5) Sharktoctopocalypse. I decided not to write this one because nobody can pronounce it, but it would have had something to do with floods, painfully bad dialogue, rubber suits, and eight armed monsters with big teeth.
Oh, and a really horrible one is the….
6) Allen apocalypse. Often misspelled as “alien” apocalypse, even though every Allen knows there’s no such thing as aliens, this horrible event occurs because everyone forgets who they are due to a mind-altering comet or something, I don’t know, but anyway, when they come to, they all think their name is Allen. This causes mass confusion, wars, fisticuffs, jealousy, love triangles with Allen, Allen and Allen, battles with wrenches (Allen wrenches of course), the rise and fall of Allen, TX, as a global power, and the destruction of the internet. Also, everyone only wants to wear polyester pants.
If you’d like to see some more of my discarded apocalypse ideas, please follow along on my ANGELI (http://amzn.to/1ffyRPL) blog tour! You can find a list of all the tour dates at: http://www.pumpupyourbook.com/2014/01/20/virtual-book-tour-pump-up-your-book-presents-angeli-virtual-book-publicity-tour/
Author, Cat Person, Amigurumist of the Apocalypse
ABOUT JODY WALLACE
Jody Wallace grew up in the South in a very rural area. She went to school a long time because there was always something new to learn and ended up with a Master’s Degree in Creative Writing. Her resume includes college English instructor, technical documents editor, market analyst, web designer, and general all around pain in the butt. She currently lives in Tennessee with her family: 1 husband, 2 kids, 2 cats. One of her many alter egos is “The Grammar Wench”, which should give you an indication of her character. She is a terrible packrat and likes to amass vintage clothing, books, Asian-inspired kitchenware, gnomes, and other items that threaten to force her family out of the house. She also likes cats. A lot.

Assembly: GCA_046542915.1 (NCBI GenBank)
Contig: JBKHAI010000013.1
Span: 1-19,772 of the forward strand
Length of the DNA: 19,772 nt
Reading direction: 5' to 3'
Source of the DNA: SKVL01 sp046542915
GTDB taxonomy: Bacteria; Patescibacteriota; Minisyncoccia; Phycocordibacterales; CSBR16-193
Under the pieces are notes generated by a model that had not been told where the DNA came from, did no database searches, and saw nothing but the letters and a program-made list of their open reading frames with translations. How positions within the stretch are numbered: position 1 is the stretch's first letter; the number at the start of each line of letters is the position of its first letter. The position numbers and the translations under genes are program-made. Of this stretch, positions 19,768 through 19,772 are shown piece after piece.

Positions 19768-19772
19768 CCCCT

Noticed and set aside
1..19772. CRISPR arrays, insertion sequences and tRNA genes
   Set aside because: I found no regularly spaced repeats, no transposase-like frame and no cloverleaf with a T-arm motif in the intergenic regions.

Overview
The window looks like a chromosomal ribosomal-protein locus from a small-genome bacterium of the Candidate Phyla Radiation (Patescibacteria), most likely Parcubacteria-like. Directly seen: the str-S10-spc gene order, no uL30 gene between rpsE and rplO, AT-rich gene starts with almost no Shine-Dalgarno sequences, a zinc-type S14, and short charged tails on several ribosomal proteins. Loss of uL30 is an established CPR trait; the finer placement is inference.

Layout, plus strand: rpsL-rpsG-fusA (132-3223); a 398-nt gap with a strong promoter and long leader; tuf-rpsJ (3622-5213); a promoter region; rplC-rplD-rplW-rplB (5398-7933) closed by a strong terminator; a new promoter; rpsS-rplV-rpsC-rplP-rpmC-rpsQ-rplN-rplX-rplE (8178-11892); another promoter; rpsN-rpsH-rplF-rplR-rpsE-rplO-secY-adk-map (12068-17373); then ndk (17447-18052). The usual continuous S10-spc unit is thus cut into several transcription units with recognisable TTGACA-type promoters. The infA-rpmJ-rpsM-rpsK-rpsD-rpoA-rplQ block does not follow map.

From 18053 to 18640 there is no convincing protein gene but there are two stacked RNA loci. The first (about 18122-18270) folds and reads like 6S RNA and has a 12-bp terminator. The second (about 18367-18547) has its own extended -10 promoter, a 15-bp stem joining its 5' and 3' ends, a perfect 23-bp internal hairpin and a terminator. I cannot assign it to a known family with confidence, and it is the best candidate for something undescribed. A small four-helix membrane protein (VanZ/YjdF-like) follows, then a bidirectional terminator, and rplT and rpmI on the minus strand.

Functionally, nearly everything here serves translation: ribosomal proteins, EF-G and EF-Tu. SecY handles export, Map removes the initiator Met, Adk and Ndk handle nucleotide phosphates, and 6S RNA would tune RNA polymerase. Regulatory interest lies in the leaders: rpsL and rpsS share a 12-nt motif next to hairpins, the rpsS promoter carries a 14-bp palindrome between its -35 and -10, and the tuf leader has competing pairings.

Ms. Wallace’s approach to writing is to tell as many outlandish lies as she can get her readers to swallow. Her dream is to be moderately well-paid for this service. She is active in RWA and occasionally conducts writing workshops. Among topics she’s been known to cover are training sessions for contest judges (she coordinated her local RWA chapter contest for many years), point of view, dialogue punctuation and creativity enhancement.
I admit – I’m reading this series out of order. I’ve just finished Hungry Ghosts and have only started its predecessor, Everyone Burns. But that should be a clue. If I don’t like the dish, I don’t go back for seconds.